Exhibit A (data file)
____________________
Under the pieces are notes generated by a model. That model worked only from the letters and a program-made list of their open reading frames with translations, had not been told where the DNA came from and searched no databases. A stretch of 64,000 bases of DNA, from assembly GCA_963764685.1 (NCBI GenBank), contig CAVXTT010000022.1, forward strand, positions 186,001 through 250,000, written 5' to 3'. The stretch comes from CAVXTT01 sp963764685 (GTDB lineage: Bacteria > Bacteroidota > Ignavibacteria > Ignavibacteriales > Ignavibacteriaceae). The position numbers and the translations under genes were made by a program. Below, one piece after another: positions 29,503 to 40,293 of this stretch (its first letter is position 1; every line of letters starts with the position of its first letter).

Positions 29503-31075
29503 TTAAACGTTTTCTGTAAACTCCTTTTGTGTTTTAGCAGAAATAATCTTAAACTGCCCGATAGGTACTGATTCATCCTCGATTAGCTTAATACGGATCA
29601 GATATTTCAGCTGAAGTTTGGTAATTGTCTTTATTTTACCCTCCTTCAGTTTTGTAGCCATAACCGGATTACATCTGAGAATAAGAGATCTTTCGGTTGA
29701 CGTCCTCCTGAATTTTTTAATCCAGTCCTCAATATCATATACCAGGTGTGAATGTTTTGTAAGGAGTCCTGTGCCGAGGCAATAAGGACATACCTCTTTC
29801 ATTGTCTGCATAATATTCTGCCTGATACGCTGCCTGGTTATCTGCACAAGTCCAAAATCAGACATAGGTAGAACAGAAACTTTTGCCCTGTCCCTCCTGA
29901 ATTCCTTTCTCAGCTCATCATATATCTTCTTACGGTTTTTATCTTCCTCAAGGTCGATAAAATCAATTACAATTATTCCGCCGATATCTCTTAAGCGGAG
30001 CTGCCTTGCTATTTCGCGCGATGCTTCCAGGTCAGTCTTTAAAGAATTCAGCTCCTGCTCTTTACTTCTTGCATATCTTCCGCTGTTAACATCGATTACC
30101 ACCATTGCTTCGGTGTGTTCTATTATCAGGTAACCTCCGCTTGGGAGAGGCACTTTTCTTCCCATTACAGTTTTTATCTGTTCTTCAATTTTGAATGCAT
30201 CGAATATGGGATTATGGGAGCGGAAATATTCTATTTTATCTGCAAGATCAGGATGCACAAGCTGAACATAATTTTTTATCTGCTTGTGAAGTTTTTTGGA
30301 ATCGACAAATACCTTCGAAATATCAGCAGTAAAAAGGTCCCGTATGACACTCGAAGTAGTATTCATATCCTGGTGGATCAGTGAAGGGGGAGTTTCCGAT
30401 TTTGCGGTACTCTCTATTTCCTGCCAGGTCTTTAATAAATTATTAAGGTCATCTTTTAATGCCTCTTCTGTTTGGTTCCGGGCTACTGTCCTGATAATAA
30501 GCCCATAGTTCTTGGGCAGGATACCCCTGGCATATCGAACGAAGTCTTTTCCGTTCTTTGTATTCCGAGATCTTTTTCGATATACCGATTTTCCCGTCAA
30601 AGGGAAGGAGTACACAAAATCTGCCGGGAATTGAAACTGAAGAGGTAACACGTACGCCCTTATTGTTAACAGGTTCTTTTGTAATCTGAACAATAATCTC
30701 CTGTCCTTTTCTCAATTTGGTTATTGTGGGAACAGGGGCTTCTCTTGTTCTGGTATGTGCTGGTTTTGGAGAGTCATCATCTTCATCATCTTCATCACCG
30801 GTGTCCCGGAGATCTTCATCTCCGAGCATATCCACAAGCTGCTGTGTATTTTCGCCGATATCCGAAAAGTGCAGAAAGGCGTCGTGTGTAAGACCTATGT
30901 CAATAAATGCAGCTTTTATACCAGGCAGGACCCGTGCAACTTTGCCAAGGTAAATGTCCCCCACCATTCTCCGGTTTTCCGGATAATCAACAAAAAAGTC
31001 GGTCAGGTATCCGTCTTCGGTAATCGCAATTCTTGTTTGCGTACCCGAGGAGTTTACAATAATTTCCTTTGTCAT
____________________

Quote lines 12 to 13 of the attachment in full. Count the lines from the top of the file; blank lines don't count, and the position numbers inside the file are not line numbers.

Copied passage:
30401 TTTGCGGTACTCTCTATTTCCTGCCAGGTCTTTAATAAATTATTAAGGTCATCTTTTAATGCCTCTTCTGTTTGGTTCCGGGCTACTGTCCTGATAATAA
30501 GCCCATAGTTCTTGGGCAGGATACCCCTGGCATATCGAACGAAGTCTTTTCCGTTCTTTGTATTCCGAGATCTTTTTCGATATACCGATTTTCCCGTCAA